Earnings Yield vs P/E Ratio

The earnings yield of a stock is a measure of its earnings per share for the past year divided by the current market price of a share. It is essentially the exact opposite of a price to earnings (P/E) ratio. A P/E ratio is used to measure the relative value of a stock by asking the question: what do I get for my money? With earnings yield, the measurement is a greater reflection of the stock's performance, as compared to other companies, the market as a whole and, less-risky investment options.

Earnings Yield vs P/E Ratio

With earnings yield, you are measuring how much money the average investor who purchased a specific stock earned in a given year for their purchase. P/E is more commonly used to measure a specific investor's profit in a trade or purchase. For example, if you purchased 10 shares of Company A for $15 per share and received $40 in dividends, your P/E was 150/40 or 3.75. If you hold the shares another year and receive another $60 in dividends, your P/E would be 150/100 or 1.5. Finally, in the third year, you receive $70 in dividends. Your P/E at that point would be 150/70 or 2.14, finally pushing you into profits. This is a great way to measure how much you have individually earned, but the experience of another investor who purchased at a different time would be different from your P/E.

This is where earnings yield may be a better measure. At any given point, the earnings yield of a stock can be calculated by measuring the last 12 months of earnings per share (EPS) and dividing it by the current price of a share. Instantly, an analyst can know the average earnings of an investor in the stock for the past year.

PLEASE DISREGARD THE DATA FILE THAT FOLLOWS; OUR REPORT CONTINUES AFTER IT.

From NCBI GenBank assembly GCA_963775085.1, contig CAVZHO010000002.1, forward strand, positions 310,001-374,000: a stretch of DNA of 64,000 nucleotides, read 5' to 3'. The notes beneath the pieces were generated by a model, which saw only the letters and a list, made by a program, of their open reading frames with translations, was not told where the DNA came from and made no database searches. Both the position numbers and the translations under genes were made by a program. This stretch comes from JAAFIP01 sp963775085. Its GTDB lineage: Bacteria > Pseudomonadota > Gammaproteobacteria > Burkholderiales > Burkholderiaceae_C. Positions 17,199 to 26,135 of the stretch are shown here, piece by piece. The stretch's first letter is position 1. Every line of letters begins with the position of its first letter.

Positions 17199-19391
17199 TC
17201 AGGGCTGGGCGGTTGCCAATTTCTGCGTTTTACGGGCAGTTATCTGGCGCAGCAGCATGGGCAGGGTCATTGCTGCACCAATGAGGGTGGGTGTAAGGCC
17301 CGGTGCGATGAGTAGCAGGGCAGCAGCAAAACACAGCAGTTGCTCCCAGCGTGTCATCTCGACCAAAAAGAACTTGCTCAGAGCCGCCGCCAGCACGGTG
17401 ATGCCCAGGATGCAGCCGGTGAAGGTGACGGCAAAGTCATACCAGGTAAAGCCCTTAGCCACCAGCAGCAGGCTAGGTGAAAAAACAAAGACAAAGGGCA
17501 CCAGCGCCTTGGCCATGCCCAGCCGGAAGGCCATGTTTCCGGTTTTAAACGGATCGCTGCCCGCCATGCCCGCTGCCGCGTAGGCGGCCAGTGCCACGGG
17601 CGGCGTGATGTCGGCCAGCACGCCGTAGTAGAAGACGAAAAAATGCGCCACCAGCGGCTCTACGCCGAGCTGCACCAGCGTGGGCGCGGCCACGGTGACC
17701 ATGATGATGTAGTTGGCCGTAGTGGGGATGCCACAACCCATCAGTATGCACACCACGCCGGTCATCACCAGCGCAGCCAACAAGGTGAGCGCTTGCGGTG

Comparing Earnings Yield of Two Stocks

Earnings yield can be used to show which of two stocks is a more favorable purchase at any given time. Regardless of when you will purchase the stock and how long you will hold it, you can estimate what the relative earnings will be on the stock based on its performance over the last year. If Company A had a better earnings yield than Company B this year, and all factors remain equal, Company A will be the better investment in the years to come. 

Comparing Earnings Yield to Bond Yield

Earnings yield is more commonly used as an indicator of the health of the stock market than as a measure of which stocks to purchase. The earnings yield of an entire index, like the S&P 500, is often compared to a base point like the current 10-year Treasury bond rate. As a rule, if the earnings yield is lower than the bond yield in a period of time, stocks have been overvalued. The inverse is true if the earnings yield is higher than the bond yield. On a particular stock, you should aim to see the earnings yield at least a few percentage points higher than a bond's yield. You will want to be rewarded for the increased risk you have taken on.

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